Sometimes I get a bad case of the “I don’t wannas.” 

morning, I was getting ready to go to a doctor’s appointment for a routine yearly checkup and I was dragging my feet. I wasn’t afraid of what they might find. I’m healthy and the chances of a problem were low. I just didn’t want to leave the house right then. It was my writing time. And I didn’t know exactly where I was going. They had moved their office recently and my sense of direction is shockingly bad. I downloaded the address into my Waze app, I followed what it said, but I still got lost. It was inevitable.

This is nothing new. When I was about six, I was in my family’s summer boarding house. My father and sister were in the bedroom, he was saying good-night to us, and I had to go the bathroom that was down the hall. I turned right and headed for the bathroom. When I headed back to our bedroom, I walked straight past it and I heard my sister and my father laughing at me. I felt foolish and
unfortunately, that hasn’t changed.

On my way to the doctor’s appointment yesterday, I was filled anxiety, when Waze announced, “You’ve arrived at your destination.” I was obviously there but there were two high rise buildings next to each other and I couldn’t find the street numbers. This kind of thing happens with me pretty often and I have to drive round and round, the reason I leave ridiculously early for my appointments. I considered turning around and heading back home when by some sort of miracle, I found the parking entrance. I took a picture of the letter and number on the wall where I parked so I wouldn’t forget where I left my car. My anxiety was dissipating as I went up in the elevator and headed to the office. The “I don’t wanna” was changing to, “It’ll be over soon.”

I have a friend who can find anything anywhere, but that isn’t me. I know I’m not the only person who faces this particular obstacle. I’m sure plenty of people join me in not wanting to do things they have to do. Maybe it’s about a workout. When I was a twelve-year old girl, I rode for an hour each way from Worcester to Boston four times a week to take classes at my ballet school. I was dedicated, I always went to class, but on the way there, I often felt dread about the energy I was about to put out. I judged myself for having those
feelings and I never told anyone how I felt. I thought I was always supposed to look forward to my training. I figured all the other dancers felt that way, but later, I found out that wasn’t true.

The “I don’t wannas” show up everywhere in life. Not wanting to go to a family dinner because Uncle Arthur always gets drunk, swears and falls asleep on the couch, snoring. Not wanting to dance at a crowded club because you’re so bad at it. Not wanting to write when you’ve vowed to do it every day. Not wanting to prepare your taxes. Being stuck on hold when you’re trying to reach the Department of Water and Power.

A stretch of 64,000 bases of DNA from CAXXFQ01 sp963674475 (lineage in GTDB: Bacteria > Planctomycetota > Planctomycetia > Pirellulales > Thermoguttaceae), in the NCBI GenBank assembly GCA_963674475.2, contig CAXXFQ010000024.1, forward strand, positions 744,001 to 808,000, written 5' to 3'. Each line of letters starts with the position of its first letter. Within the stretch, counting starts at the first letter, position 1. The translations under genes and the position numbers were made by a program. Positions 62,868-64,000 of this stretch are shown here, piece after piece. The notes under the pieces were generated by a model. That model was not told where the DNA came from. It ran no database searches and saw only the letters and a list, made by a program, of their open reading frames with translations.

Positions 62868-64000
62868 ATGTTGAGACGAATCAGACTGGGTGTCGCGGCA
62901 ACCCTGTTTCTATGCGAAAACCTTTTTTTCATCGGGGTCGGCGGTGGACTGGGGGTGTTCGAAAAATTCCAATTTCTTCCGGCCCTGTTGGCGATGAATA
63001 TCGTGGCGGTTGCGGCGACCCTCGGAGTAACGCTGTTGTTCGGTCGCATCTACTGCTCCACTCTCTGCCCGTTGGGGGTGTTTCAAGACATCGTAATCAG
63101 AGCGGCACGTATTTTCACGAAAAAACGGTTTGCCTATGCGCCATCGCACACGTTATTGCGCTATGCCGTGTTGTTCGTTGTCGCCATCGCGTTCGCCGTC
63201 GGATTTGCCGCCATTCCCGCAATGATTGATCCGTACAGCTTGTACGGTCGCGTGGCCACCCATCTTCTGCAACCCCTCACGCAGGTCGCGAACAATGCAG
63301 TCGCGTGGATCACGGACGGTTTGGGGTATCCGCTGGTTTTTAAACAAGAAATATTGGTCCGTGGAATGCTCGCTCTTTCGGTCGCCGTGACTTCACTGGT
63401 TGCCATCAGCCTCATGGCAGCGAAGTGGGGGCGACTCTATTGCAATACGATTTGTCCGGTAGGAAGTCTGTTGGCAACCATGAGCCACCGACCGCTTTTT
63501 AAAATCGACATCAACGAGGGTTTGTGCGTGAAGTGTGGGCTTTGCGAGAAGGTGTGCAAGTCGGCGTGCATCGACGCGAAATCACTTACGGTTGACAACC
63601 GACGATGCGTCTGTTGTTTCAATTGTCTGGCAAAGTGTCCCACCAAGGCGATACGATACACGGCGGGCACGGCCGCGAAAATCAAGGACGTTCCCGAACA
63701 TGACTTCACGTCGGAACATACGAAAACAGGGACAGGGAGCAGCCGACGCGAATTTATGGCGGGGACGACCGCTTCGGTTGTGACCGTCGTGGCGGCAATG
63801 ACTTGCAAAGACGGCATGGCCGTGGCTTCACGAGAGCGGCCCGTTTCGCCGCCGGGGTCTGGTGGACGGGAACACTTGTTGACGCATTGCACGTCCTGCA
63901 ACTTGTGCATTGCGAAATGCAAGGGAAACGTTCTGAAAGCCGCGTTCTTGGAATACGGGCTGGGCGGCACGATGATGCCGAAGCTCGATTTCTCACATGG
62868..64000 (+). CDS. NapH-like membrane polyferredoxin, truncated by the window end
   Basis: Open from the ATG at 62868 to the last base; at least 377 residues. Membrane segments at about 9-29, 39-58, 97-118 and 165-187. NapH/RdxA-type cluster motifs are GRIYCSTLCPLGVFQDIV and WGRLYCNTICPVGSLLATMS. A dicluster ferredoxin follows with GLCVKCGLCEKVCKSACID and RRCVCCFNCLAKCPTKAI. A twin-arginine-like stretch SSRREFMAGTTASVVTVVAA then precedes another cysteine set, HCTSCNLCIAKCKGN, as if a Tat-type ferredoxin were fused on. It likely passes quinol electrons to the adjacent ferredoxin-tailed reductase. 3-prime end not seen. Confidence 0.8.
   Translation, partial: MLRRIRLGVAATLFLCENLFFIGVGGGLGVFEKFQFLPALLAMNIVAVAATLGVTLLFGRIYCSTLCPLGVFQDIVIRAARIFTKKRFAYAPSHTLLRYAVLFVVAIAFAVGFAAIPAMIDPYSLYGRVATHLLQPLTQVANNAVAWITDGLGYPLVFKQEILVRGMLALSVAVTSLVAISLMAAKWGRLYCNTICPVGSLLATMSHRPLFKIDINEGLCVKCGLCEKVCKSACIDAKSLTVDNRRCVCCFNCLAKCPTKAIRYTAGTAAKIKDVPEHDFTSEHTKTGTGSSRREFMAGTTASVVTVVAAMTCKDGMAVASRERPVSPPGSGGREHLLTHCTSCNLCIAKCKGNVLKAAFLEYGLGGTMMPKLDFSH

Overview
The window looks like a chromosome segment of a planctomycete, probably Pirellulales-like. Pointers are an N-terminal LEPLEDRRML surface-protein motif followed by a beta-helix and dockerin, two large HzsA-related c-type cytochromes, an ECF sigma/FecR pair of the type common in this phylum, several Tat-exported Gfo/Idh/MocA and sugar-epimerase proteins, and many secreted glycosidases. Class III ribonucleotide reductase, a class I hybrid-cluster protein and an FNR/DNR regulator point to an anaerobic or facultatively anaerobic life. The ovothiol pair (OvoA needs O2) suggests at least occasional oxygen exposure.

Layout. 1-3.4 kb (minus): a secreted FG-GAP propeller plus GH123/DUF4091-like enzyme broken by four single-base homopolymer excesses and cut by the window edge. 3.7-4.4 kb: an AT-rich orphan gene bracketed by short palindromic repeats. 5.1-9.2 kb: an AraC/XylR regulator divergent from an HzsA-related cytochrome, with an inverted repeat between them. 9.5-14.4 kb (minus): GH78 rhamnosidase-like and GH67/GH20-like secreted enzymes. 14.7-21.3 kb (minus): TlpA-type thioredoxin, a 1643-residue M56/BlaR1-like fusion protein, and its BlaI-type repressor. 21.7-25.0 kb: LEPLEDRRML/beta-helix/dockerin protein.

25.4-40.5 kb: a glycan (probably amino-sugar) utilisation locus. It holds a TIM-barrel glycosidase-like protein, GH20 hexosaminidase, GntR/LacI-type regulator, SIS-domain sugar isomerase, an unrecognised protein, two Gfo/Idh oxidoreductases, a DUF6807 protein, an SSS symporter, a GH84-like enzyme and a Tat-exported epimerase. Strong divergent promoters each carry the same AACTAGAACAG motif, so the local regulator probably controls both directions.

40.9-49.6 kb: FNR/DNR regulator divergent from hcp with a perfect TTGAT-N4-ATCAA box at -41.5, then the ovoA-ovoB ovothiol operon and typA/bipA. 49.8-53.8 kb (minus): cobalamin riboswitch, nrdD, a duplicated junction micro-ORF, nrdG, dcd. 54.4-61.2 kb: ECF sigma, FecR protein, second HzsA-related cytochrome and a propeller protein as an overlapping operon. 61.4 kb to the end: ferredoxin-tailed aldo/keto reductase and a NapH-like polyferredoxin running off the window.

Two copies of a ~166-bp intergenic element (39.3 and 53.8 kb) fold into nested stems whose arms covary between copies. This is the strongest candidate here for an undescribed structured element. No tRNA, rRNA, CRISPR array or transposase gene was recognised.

When this happens, I don’t try to trick myself into thinking I want to do something, when I don’t. That doesn’t work. Ignoring feelings doesn’t make them go away. Instead, I acknowledge how I feel and I might distract myself by thinking about something in the future that I’m looking forward to. Sometimes I pretend I’m someone else watching me and I find the humor in it. Or I might stop swearing
in my head and start treating myself with compassion. I try to change my perspective and give myself a chance to rise above the situation.

I can find several meanings for “I don’t wanna.” First, there is the resistance that I’m talking about above.

Secondly, there is the act of doing something that we’re afraid of. In this case, it’s wise to evaluate the action and see if our natural instinct of protection is warning us about something. Then we can decide if it’s in our best interest to push through the challenge or not.

Finally, we might be forced to do something that hurts us. On a huge scale, concentration camp survivor, Viktor Frankl, wrote, “When we are no longer able to change a situation, we are challenged to change ourselves. If we can find meaning in the things we don’t like or don’t want to do, we can find a reason
to keep going and get through it.”

You don’t have to like doing something difficult. If you pressure yourself too much, you’ll be unhappy about being unhappy. It’s a double whammy and you have choices. You can be angry and resistant, or you can gentle yourself into action even if you feel fear. This is how you change the “I don’t wannas” into “Lookwhat I just did.”

Acclaimed Swiss author, Hermann Hesse, said, “I have always believed, and I still believe that whatever good or bad fortune may come our way, we can always give it meaning and transform it into something of value.”

In the spirit of his belief system, we can try to adopt a good attitude about what’s in front of us and attempt to make our way through it. If we can find meaning in it, it will be much easier to accept and carry out.